The Canadian government has announced plans to acquire F/A-18E/F Super Hornet multi-role fighters. Ottawa wants to secure a modest number of the jets until it decides on a real replacement for its current fleet of legacy Hornet fighters—which won’t be the F-35.
Canadian Defence Minister Harjit Sajjan said Canada will launch a larger fighter competition next year after it wraps up its defense policy review. But the competition will likely take about five years, which kicks the decision into the next administration.
“We have a capability gap. We have selected the minimum number of aircraft to meet this capability gap here. At the same time, we are launching a full competition and making sure that we take the appropriate time, without cutting corners to get the right airplane,” Sajjan said.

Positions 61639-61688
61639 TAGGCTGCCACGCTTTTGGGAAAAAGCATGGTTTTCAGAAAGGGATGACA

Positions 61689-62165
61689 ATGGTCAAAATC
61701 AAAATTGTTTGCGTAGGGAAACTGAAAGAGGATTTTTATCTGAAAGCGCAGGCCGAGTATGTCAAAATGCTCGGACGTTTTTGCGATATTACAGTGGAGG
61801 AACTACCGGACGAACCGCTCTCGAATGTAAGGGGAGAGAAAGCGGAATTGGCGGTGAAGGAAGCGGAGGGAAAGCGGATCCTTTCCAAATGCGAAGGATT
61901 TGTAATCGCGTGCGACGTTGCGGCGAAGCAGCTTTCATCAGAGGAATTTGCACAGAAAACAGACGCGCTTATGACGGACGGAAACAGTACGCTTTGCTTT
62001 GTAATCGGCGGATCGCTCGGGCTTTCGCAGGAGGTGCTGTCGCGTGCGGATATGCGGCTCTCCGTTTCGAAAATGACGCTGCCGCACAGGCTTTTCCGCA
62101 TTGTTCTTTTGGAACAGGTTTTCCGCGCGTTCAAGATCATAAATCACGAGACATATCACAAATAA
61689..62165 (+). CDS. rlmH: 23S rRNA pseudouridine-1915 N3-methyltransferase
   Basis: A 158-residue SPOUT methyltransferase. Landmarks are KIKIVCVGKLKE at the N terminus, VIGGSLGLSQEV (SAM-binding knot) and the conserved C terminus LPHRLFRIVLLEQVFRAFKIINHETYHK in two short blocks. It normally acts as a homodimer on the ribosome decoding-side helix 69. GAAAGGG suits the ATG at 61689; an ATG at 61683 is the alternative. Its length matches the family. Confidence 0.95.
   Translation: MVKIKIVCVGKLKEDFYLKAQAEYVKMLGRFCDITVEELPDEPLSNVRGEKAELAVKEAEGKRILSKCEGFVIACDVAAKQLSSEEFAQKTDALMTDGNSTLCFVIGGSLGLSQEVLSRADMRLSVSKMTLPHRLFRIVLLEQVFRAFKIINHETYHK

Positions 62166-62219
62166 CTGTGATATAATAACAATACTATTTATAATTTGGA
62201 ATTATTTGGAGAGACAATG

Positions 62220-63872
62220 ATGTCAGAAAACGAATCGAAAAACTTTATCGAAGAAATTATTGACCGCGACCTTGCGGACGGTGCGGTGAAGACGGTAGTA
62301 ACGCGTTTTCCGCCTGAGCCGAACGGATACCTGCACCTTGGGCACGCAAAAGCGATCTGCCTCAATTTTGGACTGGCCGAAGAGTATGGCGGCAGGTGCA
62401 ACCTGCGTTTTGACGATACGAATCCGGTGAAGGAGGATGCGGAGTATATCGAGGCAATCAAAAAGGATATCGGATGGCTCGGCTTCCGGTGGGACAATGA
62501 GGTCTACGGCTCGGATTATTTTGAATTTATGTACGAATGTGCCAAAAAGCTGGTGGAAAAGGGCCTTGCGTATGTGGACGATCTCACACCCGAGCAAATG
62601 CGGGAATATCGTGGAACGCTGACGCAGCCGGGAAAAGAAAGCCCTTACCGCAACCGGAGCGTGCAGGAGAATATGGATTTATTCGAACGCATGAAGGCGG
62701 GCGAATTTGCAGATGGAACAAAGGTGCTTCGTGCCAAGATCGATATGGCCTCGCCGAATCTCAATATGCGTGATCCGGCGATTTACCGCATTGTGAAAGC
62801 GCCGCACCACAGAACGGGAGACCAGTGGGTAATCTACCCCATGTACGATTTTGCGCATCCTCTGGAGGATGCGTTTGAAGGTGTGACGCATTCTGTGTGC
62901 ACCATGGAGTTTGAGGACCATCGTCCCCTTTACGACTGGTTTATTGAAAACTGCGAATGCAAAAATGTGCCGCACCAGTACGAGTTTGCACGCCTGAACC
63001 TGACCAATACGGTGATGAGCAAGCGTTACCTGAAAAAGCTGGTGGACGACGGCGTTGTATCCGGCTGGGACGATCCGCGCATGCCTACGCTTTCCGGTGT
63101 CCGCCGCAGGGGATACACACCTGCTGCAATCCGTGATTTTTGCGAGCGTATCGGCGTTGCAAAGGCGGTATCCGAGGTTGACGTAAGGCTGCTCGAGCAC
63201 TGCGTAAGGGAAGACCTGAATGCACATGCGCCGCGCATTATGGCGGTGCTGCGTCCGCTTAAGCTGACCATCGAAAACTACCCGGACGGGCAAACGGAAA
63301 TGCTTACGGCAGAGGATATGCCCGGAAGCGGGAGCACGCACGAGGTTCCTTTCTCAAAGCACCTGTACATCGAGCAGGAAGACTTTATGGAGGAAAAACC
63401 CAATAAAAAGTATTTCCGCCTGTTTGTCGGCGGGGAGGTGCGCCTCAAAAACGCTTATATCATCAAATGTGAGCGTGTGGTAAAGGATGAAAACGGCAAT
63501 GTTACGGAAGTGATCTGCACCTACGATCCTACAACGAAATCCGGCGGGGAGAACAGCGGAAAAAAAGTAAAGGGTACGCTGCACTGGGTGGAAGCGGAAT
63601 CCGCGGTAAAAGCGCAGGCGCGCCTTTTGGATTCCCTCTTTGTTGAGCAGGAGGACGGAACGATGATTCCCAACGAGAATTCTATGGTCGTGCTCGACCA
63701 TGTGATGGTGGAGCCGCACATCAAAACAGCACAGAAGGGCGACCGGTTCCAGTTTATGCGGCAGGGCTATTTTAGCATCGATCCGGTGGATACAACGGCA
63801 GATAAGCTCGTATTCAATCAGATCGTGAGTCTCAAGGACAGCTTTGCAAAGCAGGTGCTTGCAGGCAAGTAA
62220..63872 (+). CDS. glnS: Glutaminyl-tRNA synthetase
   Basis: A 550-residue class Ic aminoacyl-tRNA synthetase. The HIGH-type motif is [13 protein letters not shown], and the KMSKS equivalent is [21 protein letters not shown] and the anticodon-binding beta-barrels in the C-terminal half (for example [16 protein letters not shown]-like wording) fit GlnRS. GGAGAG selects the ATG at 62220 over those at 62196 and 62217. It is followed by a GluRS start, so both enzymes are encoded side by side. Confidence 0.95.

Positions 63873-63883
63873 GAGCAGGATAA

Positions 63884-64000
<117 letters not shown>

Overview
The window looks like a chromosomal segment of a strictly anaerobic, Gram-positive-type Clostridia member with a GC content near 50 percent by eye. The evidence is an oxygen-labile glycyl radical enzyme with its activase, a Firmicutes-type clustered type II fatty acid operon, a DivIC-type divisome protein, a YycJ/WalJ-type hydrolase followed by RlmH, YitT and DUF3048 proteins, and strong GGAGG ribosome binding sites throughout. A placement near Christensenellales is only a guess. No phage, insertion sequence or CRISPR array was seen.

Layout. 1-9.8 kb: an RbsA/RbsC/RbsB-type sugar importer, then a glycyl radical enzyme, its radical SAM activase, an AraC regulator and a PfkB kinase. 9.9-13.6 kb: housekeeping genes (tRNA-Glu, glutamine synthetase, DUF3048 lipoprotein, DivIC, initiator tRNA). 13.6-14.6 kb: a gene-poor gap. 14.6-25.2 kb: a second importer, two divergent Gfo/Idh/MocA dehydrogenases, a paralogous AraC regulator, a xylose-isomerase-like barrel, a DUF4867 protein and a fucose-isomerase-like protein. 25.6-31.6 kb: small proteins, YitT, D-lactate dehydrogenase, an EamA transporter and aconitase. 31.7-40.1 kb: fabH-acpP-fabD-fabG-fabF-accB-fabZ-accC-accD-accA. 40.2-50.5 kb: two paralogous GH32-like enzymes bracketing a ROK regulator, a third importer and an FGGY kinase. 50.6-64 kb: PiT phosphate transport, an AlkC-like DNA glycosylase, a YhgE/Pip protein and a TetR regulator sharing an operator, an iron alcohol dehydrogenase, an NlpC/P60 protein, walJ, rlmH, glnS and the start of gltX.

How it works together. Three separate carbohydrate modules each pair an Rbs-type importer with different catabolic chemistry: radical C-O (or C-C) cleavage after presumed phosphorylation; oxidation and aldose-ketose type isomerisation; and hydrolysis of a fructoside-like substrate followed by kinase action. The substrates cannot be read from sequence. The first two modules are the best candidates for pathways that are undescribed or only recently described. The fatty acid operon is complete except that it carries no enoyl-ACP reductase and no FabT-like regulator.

During the 1980s, Canada bought 138 CF-18 Hornets. Canadian CF-18s flew combat missions in the Persian Gulf War, NATO operations in the former Yugoslavia, Libya, and most recently over Iraq against the Islamic State. Despite modest upgrades, however, such as the ability to carry the beyond visual range AMRAAM missile, Joint Directed Attack Munition satellite-guided bombs and Link 16data communications, the planes are increasingly outdated.
Photo: Royal Canadian Air Force